April 29, 2015
As Philadelphia's attention swivels to the upcoming mayoral primary in May and the election in November, current Mayor Michael Nutter's legacy may be as complicated to settle as his time in office has been.
The last public approval poll conducted by the Pew Charitable Trusts in 2013 found that just 39 percent of Philadelphia residents approved of the mayor's job, while 52 percent disapproved. More striking is that these ratings represented a steep decline from a poll in 2012, which found 60 percent approval and 30 percent disapproval.
The reasons for Nutter's tepid local support span everything from the city's education funding crisis to periods of economic stagnancy and persistent tension with City Council. On the other hand, the growth of Philadelphia's millennial and immigrant populations and its reduction in crime make the city's ambivalent stance toward Nutter a questionably fair reflection of his record.
At the national level, it turns out that those who do Mayor Nutter's job in cities around the country have a very different outlook on his leadership in Philadelphia.
In its inaugural Mayors' Survey, Politico Magazine polled 21 mayors (16 Democrats, three Republicans, and three non-partisan) in cities across more than a dozen states to find out how municipal leaders rate their fellow elected representatives on Capitol Hill.
While the general disapproval of politics in Washington has become a norm among the American populace, it turns out mayors in cities around the country are equally dissatisfied with federal dysfunction. Though roughly two-thirds of those polled said President Obama deserves "a great deal of credit" for the country's economic turnaround, nearly 82 percent said they had very little or no confidence in the ability of Washington lawmakers to address America's most pressing problems.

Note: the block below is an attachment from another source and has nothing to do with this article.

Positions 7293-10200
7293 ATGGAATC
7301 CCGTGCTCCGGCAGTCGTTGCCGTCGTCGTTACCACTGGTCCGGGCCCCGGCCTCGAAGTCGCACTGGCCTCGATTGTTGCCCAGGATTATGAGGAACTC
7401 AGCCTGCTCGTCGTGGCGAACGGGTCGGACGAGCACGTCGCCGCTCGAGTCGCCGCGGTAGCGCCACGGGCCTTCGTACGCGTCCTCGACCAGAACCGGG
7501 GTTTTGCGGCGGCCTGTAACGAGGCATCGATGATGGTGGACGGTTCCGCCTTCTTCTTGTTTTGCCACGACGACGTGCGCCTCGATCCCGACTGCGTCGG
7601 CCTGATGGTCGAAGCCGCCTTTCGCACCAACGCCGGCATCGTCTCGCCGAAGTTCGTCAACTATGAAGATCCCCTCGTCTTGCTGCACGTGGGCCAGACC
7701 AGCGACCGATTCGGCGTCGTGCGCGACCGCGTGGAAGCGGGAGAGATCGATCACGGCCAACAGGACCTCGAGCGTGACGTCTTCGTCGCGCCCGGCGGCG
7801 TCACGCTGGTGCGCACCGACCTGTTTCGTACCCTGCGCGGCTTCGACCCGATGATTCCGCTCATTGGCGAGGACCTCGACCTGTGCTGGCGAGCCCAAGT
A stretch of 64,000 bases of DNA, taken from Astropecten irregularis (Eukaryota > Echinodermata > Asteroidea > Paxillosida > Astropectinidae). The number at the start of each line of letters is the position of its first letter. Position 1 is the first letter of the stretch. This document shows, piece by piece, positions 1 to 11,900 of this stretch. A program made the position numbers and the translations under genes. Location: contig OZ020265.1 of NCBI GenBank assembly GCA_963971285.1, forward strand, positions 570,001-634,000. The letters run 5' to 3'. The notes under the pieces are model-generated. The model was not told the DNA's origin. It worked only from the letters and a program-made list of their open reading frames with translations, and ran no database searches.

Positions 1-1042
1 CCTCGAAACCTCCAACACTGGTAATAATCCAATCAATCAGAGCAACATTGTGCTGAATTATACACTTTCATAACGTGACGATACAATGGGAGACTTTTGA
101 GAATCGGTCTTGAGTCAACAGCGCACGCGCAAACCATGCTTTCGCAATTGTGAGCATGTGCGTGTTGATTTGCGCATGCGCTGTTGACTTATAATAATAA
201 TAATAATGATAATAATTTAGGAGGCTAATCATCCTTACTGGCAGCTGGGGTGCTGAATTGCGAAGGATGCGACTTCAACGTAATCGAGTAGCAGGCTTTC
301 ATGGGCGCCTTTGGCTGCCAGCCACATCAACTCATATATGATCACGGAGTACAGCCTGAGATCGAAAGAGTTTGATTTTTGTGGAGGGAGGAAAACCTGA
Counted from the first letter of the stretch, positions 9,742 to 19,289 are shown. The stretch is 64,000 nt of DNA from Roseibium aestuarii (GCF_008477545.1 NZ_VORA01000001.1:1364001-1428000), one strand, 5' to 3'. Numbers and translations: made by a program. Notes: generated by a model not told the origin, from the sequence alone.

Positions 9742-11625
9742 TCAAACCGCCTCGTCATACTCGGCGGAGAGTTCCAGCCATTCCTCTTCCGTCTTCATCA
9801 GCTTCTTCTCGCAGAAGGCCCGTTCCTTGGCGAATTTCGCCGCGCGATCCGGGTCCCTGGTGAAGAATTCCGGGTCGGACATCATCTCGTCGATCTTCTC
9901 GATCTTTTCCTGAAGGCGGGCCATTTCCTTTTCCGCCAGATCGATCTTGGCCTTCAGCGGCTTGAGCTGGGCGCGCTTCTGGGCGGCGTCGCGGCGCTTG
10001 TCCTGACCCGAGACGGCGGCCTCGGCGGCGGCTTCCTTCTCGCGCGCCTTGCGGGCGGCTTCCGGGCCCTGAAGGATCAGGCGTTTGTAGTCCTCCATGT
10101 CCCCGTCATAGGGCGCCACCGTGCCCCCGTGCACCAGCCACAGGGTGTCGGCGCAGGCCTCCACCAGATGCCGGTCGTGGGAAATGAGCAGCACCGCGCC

It isn't necessarily unusual for those who manage the unique complexities of a city to view federal gridlock as a detriment to local success. It's also not surprising that a group of mostly Democrats would give President Obama the benefit of the doubt over Congress (or legislative bodies in general). In their own cities, most of the mayors cited a deteriorating infrastructure as the primary problem and argued that Washington's inability to reach consensus on investing in the Highway Trust Fund is in large part to blame.
Among the group of 21 mayors asked about the current city leader they most admire, Mayor Nutter came out atop the list. One mayor wrote the following about Nutter:
“I watched as he came from being an underdog to becoming a mayor, with a commitment to fiscal discipline, innovation and social equity. He understands the problems faced with being a blue city in a predominantly red state and how to maneuver to get Philadelphia much of the aid they’ve needed. In a short period of time he has risen to national prominence as a dean of American mayors and at the same time stays grounded to everyday issues facing the people of Philadelphia.”
With the May 19 primary fast approaching, it would serve voters well to consider what Mayor Nutter has done right when selecting his probable replacement. For as many areas as there are in need of continued improvement, the next mayor will also need to sustain the positives that have come since Mayor Nutter assumed office in 2008.